Recently I visited Savannah, Georgia. It is not quite the spiritual home of American methodists, given that Wesley’s trip here was a bust. However, there are several Wesleyan historical markers, such as his statute in Reynold’s Square giving some history of where he lived during the time. He simply did not leave a mark on the city, so much as it became a point of significance once Wesley became who Wesley was.
However, there is at least one living and active connection to John Wesley. It is Christ Church. But here is the kicker. There are two Christ Churches in Savannah, both claiming to be the parish he pastored. There is the building which the Episcopal Church won in litigation, sitting in the historic location where a previous building existed. On this site, both John Wesley and George Whitfield served as rectors to a parish. In 2011, the parish, led by the current rector, left wholesale and bought another building. This is Christ Church Anglican.
When visiting, I had to determine which one I was going to visit. Indeed, which one is actually the parish pastored by Wesley? 87% of the parish that moved to Bull Street, forced out of their historic home, after a protracted fight? Or the new parish that currently inhabits the historic building? I chose Christ Church Anglican.
But, that got me thinking. If The United Methodist Church splits, who gets the bones of John Wesley, Francis Asbury, and Thomas Coke? Do the progressives? The evangelicals? Who gets to claim to be the rightful heir to American Wesleyanism?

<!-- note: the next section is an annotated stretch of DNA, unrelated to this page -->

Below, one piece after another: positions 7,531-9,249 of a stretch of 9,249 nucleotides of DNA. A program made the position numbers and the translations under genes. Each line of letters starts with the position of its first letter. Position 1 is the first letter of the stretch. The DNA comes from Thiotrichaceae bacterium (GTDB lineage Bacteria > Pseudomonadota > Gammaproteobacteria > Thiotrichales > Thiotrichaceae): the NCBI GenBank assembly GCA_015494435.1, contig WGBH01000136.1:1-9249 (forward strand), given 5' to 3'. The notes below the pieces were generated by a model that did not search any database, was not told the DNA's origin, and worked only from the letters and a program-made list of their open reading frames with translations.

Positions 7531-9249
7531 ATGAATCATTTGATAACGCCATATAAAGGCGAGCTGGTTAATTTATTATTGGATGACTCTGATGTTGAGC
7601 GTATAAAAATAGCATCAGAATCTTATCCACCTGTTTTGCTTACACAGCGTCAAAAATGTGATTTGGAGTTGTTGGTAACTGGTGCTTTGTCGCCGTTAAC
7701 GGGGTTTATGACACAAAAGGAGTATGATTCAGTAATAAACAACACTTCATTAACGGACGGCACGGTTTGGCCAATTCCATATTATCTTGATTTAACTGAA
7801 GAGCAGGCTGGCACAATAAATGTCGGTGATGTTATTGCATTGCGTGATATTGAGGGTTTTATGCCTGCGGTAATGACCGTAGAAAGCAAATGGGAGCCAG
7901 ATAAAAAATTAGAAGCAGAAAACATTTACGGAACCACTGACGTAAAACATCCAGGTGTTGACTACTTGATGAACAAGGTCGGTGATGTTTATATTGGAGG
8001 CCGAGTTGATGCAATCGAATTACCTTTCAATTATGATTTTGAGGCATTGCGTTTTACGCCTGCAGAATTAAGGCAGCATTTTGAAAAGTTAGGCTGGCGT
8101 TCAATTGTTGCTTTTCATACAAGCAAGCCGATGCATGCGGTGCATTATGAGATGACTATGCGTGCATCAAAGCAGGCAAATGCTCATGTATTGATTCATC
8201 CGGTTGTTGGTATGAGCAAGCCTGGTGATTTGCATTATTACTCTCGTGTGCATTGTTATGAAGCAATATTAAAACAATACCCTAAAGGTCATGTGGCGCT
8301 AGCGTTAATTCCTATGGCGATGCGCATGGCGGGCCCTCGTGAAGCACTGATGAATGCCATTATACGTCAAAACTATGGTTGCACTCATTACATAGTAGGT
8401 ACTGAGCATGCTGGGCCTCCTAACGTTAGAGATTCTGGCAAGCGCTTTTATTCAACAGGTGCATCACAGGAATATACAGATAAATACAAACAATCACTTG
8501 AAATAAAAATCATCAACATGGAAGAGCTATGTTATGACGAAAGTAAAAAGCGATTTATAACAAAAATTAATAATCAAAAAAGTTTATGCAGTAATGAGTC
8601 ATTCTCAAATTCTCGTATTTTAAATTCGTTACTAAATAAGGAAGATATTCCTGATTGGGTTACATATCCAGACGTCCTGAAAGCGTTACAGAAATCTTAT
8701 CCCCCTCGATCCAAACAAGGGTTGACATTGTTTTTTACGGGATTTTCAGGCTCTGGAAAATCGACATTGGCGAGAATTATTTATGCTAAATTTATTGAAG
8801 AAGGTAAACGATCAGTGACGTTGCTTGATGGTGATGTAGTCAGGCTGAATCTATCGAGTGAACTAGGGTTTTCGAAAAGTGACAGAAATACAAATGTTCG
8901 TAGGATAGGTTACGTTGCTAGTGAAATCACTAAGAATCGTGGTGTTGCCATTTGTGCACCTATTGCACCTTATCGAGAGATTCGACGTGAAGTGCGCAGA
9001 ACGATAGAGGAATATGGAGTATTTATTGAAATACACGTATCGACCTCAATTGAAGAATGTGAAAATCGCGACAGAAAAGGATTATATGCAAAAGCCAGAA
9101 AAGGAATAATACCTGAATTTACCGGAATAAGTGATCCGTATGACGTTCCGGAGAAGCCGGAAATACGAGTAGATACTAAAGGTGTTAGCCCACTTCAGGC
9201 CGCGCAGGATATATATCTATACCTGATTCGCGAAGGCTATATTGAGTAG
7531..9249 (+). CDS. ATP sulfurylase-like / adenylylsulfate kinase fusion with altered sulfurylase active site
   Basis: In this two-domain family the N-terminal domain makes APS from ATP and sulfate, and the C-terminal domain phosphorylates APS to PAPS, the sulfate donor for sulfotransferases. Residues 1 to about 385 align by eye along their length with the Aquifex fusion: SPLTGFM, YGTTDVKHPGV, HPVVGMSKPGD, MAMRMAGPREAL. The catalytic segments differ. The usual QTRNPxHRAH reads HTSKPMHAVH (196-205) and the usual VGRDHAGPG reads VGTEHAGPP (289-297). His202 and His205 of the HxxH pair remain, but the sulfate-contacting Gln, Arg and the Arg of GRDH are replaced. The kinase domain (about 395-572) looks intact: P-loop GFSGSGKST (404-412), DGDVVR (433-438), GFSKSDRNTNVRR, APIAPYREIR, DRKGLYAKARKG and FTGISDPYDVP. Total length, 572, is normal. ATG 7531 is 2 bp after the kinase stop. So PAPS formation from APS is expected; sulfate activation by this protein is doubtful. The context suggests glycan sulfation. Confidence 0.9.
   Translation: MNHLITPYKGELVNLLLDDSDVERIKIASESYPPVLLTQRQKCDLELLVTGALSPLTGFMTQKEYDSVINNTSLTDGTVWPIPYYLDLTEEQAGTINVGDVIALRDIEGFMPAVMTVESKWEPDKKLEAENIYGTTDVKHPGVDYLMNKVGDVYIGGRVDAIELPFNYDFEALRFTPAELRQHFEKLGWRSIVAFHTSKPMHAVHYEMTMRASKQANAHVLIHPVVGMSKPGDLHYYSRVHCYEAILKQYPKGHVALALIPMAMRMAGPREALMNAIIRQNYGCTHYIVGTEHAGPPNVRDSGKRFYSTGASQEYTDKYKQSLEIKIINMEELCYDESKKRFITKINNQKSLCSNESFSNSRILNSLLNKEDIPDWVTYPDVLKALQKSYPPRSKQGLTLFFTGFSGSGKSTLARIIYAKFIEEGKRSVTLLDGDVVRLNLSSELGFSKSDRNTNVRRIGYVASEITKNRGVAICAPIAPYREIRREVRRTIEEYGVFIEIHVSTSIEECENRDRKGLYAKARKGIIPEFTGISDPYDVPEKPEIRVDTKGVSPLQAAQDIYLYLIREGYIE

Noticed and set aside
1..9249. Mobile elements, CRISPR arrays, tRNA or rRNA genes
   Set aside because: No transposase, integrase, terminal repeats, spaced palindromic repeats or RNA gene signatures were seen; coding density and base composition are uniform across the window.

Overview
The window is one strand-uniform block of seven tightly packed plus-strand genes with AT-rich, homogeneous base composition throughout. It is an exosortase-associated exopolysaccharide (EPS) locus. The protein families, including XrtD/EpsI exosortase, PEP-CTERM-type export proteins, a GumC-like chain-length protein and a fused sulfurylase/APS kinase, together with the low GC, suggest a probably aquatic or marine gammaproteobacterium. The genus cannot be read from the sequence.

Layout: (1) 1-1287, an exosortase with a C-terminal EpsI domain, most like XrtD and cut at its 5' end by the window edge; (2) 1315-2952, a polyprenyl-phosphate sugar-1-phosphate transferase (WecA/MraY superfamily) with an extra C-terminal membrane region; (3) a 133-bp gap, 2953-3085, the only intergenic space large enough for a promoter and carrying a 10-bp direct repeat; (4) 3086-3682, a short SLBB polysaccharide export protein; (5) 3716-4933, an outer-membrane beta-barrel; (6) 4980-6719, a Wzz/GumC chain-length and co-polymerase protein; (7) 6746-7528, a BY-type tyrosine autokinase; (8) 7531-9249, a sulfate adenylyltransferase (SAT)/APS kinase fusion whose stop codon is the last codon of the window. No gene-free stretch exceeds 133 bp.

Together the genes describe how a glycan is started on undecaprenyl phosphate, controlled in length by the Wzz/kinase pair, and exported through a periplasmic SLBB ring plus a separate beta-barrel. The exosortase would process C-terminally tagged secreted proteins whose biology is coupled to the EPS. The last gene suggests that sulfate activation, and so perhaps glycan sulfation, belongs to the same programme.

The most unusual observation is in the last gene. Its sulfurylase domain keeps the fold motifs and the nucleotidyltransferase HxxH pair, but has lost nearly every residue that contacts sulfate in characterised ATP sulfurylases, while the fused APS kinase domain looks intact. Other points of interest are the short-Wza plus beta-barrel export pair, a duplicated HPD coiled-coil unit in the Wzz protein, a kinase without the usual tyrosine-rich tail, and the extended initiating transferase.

What is more is the local congregation. How many will split and force those trying to seek a Sunday morning home to choose between two that carry the history? Which one is the authentic one connected to theology, family, or other milestone? I think of my local congregation, formed in 1804. If it splits, who is the real local congregation first formed in 1804? The history cannot be shared too easily. Perhaps it doesn’t matter to some — and some do not recognize proper Wesleyan theology anyway. But to others, maybe many others, the history of the American people called Methodists as well as those of our local congregations do matter.
Most of us have recognized that some sort of schism is coming. Some even believe it is necessary. Someone, somewhere has started to formulate another plan. But I worry is that we will ask congregations to divide. In somewhat, we will also force a division. If we follow the EC’s example, we will cause a lot of suffering and lose a lot of (our) history. I pray that there is a real way forward that seeks to preserve the connection to the local congregation as well as to our history.
As to the rightful heirs of John Wesley, I believe John Wesley himself sums it up: